The General Motors ignition compensation fund has approved three new injury claims and no new death claims, the first batch of approvals that has not included a death claim. The fund, run by lawyer Kenneth Feinberg, says that it plans to complete the review process by the end of the month.
Since being set up The fund has approved 269 injury and 124 death claims thus far, totaling 393 combined claims. Of those, just 18 are for serious injury (ex: quadriplegia) while the other 251 have been categorized as less severe.
Last week, the fund processed 170 claims, leaving 285 listed as “deficient”, for which final determination has yet to be made. Of those, 12 are death claims and 14 for serious injury.
The fund has so far made 319 offers — 95 for death and 224 for injury — and 227 have been accepted, according to GM compensation fund deputy director Camille Biros. Six claims have been rejected while another 86 are outstanding.
The automaker will have to pay $1 million for each death claim and has set aside $550 million to pay claims, according to the The Detroit News.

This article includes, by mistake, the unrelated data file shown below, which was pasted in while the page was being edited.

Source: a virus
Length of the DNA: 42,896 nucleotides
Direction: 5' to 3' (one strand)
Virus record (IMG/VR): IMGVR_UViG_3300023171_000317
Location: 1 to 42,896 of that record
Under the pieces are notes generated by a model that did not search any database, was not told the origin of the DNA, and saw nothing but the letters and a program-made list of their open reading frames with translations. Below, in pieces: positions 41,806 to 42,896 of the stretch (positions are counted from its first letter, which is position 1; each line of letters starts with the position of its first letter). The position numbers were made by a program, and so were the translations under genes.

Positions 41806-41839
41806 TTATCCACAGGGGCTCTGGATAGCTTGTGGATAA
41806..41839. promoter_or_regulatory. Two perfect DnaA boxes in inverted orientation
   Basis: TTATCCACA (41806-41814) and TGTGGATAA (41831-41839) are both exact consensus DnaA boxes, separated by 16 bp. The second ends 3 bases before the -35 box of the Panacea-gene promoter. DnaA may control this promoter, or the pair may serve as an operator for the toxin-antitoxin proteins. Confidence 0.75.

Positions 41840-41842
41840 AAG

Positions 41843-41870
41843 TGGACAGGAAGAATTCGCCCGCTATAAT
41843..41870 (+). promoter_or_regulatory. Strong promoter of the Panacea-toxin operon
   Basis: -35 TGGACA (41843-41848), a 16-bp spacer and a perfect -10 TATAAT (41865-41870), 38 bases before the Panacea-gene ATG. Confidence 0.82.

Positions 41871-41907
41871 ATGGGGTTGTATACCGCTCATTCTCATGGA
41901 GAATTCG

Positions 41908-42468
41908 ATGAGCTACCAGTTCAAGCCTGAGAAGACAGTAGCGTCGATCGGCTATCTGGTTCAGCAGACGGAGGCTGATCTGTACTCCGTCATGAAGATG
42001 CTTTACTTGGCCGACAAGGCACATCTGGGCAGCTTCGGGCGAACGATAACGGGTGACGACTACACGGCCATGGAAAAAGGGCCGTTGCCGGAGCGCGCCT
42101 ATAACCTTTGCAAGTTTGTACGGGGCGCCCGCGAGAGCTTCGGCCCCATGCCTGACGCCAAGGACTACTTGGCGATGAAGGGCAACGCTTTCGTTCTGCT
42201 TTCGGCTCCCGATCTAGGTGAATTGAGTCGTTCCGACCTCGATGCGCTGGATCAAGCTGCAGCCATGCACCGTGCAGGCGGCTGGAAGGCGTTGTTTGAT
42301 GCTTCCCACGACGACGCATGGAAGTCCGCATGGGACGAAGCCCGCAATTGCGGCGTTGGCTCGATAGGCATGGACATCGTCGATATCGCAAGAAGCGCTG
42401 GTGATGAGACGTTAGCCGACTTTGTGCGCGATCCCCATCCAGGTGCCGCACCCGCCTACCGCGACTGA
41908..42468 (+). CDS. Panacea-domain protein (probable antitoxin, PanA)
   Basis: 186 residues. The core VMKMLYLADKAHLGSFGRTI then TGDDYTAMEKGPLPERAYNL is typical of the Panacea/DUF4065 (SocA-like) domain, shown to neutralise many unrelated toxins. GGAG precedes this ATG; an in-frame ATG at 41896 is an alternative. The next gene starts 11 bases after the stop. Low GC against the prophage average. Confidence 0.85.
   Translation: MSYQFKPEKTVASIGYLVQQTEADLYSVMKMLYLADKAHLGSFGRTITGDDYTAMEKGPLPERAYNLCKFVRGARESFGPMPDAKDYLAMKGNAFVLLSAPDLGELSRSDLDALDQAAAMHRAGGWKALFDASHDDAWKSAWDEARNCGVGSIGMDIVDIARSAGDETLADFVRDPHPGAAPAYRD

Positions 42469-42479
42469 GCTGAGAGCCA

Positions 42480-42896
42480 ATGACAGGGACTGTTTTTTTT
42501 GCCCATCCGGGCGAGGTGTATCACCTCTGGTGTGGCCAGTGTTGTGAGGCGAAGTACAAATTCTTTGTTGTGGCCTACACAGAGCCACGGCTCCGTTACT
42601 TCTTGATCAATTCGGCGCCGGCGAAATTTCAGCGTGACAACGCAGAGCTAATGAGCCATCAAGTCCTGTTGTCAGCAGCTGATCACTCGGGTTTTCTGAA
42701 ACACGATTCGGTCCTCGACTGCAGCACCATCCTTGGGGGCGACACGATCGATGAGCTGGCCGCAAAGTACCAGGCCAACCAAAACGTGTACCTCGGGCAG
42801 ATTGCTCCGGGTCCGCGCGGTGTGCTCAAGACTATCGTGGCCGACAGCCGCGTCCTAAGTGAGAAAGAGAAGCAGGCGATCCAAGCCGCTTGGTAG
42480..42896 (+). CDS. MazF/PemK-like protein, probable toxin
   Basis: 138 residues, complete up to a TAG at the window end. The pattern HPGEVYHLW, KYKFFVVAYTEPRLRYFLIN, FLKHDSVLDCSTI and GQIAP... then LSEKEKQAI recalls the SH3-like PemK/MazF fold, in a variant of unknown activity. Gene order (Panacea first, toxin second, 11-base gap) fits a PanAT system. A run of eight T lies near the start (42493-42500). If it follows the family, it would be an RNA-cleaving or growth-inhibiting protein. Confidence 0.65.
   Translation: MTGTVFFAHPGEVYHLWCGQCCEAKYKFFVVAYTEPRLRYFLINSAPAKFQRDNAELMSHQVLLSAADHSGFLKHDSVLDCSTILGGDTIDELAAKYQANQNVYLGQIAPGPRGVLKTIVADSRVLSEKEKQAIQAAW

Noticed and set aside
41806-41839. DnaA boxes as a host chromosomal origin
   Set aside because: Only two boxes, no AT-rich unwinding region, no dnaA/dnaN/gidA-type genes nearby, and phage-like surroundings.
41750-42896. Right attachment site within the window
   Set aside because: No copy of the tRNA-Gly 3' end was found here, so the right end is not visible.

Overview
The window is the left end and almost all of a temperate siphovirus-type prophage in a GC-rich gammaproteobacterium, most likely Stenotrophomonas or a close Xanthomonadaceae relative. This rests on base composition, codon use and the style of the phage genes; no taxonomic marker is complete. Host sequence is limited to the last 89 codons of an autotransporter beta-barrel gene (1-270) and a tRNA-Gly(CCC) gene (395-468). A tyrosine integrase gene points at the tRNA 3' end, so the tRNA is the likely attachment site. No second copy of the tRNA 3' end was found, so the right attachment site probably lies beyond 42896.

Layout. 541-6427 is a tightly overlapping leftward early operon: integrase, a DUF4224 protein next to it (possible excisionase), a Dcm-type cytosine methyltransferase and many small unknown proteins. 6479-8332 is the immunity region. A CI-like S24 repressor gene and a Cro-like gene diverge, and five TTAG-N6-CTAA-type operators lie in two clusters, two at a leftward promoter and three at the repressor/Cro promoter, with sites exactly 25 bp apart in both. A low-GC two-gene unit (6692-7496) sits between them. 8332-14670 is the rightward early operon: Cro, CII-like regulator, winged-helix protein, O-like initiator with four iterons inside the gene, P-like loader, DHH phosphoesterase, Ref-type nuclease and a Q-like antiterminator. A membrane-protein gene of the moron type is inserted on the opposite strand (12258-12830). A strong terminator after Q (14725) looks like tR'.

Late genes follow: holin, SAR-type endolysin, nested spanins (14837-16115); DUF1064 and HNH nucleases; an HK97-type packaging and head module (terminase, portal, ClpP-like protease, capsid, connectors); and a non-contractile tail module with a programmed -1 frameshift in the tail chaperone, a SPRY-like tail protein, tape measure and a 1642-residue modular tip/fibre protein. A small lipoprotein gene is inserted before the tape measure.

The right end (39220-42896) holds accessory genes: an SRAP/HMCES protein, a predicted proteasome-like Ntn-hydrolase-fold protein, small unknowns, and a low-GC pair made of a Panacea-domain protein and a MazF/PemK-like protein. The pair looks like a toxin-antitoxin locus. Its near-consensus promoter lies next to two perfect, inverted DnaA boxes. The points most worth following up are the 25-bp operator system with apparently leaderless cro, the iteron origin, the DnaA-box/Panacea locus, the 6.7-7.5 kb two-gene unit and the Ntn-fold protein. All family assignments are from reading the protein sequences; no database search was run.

Yet even after GM finishes compensating victims through the fund, it could still face possible expenditures, fines, and charges associated with accidents involving vehicles with the defective ignition switches. Those include the families of victims that decided to opt out of the compensation fund, a lawsuit of consolidated charges that will soon see GM CEO Mary Barra deposed, and even a possible criminal charge brought forth by the U.S. Justice Department, which plans to reach its decision whether or not to charge GM by the end of summer or early fall.
Some analysts have gone on record in saying that GM could be forced to pay a fine of up to $1.2 billion if the DOJ decides to proceed and is successful. Furthermore, some speculate GM could be forced to pay up to $2 billion dollars in the consolidated charges case, which goes to trial in January.
While we won’t know the extent of those charges for some time, it’s clear GM and its attorneys have their work cut out for them for the next year, if not more.